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Jill's Big Project

Jack had long sought to break into a new line of consultancy services for the company. But he had always shied away from hiring. He knew consultants tended to be head-strong and difficult to manage. And they were not exactly cheap to have on the full-time payroll either. And then there were the clients. He had not felt sure that Billy-Joe-Jim-Bob had the skills needed to sell high value consulting assignments into any of their existing clients. So everything had come to nought.
However, an opportunity had arisen to merge with a firm of three consultants he had met while scouting for new ideas at a trade show recently. They had met many times since and Jack really liked the way they were working. They had helped with a streamlining project in Accounts and charged nothing for their time. The Accounts team had liked them and had even invited them for lunch when the project was over. Relations were good.
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Oliver, Nicholas and Dorrit were accountants who had specialized in process management. They had developed quite a reputation for solving complex business process reengineering tasks and had a list of established blue-chip clients. After meeting Jack and Jill, they had realised that further growth in their business would require the resources of a full company and they had decided it would be better to be part of a larger organisation than owners of a smaller one.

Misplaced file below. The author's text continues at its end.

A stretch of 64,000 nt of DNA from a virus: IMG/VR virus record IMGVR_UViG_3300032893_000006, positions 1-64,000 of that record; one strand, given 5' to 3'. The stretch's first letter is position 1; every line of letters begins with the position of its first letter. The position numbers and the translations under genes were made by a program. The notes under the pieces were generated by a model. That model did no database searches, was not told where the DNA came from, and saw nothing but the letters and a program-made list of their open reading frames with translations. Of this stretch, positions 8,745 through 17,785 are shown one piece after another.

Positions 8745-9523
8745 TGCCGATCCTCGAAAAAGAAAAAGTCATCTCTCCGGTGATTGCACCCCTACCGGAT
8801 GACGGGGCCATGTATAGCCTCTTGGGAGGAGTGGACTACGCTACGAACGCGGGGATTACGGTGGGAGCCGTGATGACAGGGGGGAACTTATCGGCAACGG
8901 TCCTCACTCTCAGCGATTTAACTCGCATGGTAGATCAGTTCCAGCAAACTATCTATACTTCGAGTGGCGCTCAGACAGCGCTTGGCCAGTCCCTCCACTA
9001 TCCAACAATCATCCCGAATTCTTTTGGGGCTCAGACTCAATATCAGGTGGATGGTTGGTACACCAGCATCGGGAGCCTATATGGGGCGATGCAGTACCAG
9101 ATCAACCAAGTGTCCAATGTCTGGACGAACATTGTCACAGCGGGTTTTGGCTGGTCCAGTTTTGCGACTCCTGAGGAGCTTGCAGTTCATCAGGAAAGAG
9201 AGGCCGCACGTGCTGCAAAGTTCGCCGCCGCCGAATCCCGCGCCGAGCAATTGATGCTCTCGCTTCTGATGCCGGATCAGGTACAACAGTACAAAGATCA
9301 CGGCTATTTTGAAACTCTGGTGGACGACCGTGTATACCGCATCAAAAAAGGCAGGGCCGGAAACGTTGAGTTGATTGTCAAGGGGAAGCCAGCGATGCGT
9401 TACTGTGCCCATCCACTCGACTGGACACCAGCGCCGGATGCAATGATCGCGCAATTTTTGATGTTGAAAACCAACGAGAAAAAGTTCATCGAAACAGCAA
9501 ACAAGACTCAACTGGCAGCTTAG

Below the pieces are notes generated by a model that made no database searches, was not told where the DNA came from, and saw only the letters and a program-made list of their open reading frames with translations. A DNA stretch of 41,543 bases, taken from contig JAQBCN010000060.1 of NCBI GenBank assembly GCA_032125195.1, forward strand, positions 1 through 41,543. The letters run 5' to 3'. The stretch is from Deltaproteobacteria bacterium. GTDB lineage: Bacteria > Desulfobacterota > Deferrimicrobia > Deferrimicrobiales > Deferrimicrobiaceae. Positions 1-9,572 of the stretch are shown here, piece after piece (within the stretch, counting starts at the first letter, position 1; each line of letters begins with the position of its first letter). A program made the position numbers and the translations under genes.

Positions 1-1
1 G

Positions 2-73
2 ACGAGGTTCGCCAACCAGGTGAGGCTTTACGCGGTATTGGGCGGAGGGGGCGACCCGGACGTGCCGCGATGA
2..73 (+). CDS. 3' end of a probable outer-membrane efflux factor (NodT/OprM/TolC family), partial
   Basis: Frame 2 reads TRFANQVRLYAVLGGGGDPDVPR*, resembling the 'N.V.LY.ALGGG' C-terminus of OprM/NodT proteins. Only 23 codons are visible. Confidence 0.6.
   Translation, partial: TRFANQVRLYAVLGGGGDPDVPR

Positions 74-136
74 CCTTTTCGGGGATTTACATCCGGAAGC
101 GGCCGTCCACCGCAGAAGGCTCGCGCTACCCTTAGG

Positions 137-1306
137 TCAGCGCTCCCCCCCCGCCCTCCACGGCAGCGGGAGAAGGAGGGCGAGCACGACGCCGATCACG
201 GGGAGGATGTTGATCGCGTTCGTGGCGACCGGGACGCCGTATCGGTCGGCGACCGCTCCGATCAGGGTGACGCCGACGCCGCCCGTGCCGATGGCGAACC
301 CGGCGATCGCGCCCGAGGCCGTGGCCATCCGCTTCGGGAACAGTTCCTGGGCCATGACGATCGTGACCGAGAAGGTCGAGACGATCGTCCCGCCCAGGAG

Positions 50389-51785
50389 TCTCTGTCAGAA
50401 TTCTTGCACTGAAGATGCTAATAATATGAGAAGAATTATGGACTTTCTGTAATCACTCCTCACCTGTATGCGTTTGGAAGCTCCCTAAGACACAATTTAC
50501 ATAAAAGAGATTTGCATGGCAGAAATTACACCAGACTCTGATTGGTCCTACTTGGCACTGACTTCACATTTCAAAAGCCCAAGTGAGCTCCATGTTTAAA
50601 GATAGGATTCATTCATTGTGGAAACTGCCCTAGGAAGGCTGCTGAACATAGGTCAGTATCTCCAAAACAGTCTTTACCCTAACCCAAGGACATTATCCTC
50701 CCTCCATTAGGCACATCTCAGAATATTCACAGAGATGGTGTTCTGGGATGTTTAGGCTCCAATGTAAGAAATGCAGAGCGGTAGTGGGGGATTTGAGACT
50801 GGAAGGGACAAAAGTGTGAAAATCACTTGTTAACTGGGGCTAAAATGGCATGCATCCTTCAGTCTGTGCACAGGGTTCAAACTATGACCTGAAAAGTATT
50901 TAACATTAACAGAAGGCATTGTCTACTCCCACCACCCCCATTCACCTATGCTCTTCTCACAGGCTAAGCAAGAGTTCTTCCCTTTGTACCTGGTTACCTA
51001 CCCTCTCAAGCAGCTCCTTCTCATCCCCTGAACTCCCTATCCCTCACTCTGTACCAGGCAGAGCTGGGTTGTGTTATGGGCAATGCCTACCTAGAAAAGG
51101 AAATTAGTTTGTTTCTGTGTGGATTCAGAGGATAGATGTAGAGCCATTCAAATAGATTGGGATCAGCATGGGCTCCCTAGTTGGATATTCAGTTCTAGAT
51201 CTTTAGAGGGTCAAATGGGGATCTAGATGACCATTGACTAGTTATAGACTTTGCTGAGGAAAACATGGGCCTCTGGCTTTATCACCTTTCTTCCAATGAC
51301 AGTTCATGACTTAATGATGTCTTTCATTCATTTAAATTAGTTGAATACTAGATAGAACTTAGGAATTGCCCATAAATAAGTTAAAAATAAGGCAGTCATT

"To make this work, we need a project team", was Oliver's comment prior to signing the contract.

The company was not really big enough to merge with anyone. Noone had experience in managing a complex situation like that. The closest was Jill, who had been made redundant in her previous job as a result of her company being acquired by a very large organisation. Thus equipped, she was the best for the job of supervising the merger.
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"First off," said Jill at the project initiation meeting, "I want open communications from everyone. It doesn't matter whether you are on the project team or not, this is about making the two companies work like one. We need to align working processes, to compare documents, to change stationary, redesign the office space, get the phone company in, train the sales team in our newly acquired skills, conduct milestone meetings and so on. In short this is going to be confusing and many times it will look as if things are getting out of hand."
"Does anyone have any experience with using project management software?" she asked.

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